Maine: An Encyclopedia

Greenlaw, Linda

(1962 – ) has written several bestselling books about her life as a commercial fisherman and the culture of fishing. Before Linda became a best selling author she was a commercial fisherman for seventeen years. As the Barnes & Noble biography puts it,

Growing up on coastal Maine, Linda Greenlaw was entranced by the ocean and everything that swam in it. When other kids got their first 10-speed bicycles, she got her first 10-horsepower outboard. Later, Greenlaw literally sailed her way through college, spending her summers as a cook and deck hand on a swordfishing boat. After graduating from Colby College with a double major in English and government, Greenlaw returned to the sailor’s life, becoming a ship captain when she was in her 20s and earning a reputation as “one of the best swordboat captains, period, on the East Coast” (in the words of Perfect Storm author Sebastian Junger).

As captain of the swordfish fishing boat, the Hannah Boden, Linda Greenlaw was the last person to come in contact with the Andrea Gail, the boat and crew lost in the great hurricane written about by Sebastian Junger in The Perfect Storm.

A Swordfish Harpoon Boat (NOAA photo)

A Swordfish Harpoon Boat (NOAA photo)

Junger’s book gave Greenlaw the opportunity to write about the true story of a typical swordfishing trip in The Hungry Ocean: A Swordboat Captain’s Journey published in 1999. Her book gave details of the type of weather they endued, uncooperative fish, her shipmates, and exhausting 21 hour days. This book spent more then three months on the New York Times bestseller list.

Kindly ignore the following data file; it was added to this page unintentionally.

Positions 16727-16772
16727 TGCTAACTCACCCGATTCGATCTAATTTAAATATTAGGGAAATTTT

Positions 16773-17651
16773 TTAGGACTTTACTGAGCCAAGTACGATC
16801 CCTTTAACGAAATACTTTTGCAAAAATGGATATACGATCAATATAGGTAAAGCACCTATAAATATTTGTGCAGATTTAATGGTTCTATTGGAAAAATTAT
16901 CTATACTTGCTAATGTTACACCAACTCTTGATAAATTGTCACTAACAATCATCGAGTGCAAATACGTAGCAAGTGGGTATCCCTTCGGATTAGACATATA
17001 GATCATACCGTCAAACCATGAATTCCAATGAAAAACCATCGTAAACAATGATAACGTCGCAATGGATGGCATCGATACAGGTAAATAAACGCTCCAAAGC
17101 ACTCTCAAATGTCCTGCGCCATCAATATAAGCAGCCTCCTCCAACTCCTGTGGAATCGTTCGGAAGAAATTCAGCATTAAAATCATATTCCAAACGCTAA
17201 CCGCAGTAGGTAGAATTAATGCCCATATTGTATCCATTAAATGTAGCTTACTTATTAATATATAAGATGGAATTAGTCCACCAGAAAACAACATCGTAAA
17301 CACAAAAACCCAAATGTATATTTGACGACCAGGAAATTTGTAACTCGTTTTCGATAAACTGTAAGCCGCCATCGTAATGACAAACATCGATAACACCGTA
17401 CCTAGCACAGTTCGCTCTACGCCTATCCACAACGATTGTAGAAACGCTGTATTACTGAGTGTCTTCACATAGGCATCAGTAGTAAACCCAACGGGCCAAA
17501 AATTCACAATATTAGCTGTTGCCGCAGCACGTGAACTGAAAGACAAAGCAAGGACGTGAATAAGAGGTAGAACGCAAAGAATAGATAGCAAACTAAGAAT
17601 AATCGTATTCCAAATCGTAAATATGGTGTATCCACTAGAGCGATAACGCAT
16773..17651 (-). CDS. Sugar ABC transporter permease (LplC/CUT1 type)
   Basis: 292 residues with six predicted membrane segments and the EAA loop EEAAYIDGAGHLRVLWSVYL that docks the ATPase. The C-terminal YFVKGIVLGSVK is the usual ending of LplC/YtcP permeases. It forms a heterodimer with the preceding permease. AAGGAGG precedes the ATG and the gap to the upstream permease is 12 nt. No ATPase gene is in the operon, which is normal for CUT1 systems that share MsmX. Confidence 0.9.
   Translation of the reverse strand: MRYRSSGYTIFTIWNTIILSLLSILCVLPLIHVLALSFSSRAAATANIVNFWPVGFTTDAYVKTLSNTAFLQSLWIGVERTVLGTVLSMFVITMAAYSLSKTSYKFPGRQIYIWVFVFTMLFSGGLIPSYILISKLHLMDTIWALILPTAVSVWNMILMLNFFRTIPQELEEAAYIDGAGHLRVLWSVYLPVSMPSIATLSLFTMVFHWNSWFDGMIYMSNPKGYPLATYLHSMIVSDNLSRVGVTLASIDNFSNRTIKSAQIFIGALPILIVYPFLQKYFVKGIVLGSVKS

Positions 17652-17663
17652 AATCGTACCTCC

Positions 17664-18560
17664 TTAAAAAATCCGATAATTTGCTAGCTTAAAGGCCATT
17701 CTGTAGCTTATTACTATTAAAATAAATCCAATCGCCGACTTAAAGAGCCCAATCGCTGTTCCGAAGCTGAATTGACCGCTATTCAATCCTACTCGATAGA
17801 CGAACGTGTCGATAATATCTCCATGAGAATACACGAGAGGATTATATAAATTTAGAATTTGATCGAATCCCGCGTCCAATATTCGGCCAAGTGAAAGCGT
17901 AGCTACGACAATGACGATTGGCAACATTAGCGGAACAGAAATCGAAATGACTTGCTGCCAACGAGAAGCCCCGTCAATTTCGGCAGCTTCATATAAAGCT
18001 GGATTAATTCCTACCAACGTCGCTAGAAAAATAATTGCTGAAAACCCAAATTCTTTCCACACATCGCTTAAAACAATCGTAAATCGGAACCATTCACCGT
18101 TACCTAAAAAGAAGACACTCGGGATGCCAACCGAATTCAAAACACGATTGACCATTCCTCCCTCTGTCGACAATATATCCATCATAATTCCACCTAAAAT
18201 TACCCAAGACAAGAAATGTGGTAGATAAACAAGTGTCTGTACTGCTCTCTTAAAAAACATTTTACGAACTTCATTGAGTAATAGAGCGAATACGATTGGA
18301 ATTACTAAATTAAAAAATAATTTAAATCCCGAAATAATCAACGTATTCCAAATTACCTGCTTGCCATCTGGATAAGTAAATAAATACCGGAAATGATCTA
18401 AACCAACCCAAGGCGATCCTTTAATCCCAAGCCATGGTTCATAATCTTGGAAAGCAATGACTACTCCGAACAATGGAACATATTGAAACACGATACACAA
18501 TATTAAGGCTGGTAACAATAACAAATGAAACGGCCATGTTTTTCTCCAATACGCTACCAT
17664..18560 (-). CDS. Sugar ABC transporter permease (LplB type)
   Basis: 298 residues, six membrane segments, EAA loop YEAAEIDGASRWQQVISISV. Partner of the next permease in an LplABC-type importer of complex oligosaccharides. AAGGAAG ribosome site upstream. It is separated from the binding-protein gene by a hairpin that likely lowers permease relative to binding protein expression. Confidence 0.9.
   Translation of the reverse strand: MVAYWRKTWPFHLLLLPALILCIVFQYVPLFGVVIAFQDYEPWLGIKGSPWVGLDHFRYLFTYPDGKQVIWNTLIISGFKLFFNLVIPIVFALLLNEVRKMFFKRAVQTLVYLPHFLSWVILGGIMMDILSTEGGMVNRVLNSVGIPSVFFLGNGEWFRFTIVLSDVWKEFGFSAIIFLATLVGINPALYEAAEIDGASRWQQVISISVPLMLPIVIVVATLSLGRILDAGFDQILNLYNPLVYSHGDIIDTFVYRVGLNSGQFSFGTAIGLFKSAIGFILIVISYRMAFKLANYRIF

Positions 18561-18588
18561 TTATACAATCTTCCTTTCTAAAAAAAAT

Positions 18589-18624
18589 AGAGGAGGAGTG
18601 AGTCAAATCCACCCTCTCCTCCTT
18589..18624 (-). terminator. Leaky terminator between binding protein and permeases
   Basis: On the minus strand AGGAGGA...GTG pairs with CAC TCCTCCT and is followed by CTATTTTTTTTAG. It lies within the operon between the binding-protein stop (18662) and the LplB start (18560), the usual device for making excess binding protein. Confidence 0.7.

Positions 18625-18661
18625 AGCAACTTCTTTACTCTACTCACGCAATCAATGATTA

Her next book was about family, community and going home after seventeen years. This book was called The Lobster Chronicles (2002). Here she describes her transition to a quieter life with her family on Isle au Haut, seven miles off the coast of Maine, a small town where everyone knows everyone. After giving up the exciting life of sword fishing, she became a captain of a two-person lobster boat. She documents this life change in her book.

All Fishermen are Liars (2004) followed and is a book of her fellow seamen’s storytelling. She put together a collection of different stories about life at sea. She also joined her mother to write an island cook book. Turning to mystery stories, Greenlaw created a heroine, Jane Bunker for Slipknot (2007) and Fishermen’s Bend (2008).

Greenlaw, who was born in Stamford, Connecticut, later moved to Topsham, Maine since her father got a job at nearby Bath Iron Works. She graduated from Mount Ararat High School in Topsham and is a 1983 Colby College graduate. She was awarded the U.S. Maritime Literature Award in 2003 and the New England Book Award for nonfiction in 2004. In between book tours Linda still goes home to Isle au Haut and works on her lobster boat. In response to a question in a 2008 for, she said

I’m definitely keeping my line in the water. I’ve been fishing for a long time and don’t have any plans to give it up. I’m still lobster fishing more or less part time and have 150 traps in the water now. My father takes care of my gear while I’m on tour. It keeps me fresh and lets me get out on the water and work off energy after a morning of writing.

Additional resources

Barnes & Noble. “Biography.” (accessed June 2. 2008)

Greenlaw, Linda. The Hungry Ocean: A Swordboat Captain’s Journey. Boston: Little Brown, 1999.

______________. Lobster Chronicles: Life on a Very Small Island. NY: Hyperion, 2004.

______________. All Fishermen are Liars: True Tales from the Dry Dock Bar. NY: Hyperion, 2004.

_______________ and Martha Greenlaw. Recipes from a Very Small Island. NY: Hyperion, 2005.

_______________. Slipknot. NY: Hyperion, 2007

_______________. Fishermen’s Bend. Hyperion, 2008

“Linda Greenlaw – Bio Interview.” at (accessed June 2, 2008).

NOAA Photo Library. (accessed June 2, 2008, search term: swordfish boat).

Substantial material contributed by Nicole Brassard, Bath, Maine, 2008.

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This entry was last modified: January 14, 2014 08:15 PM

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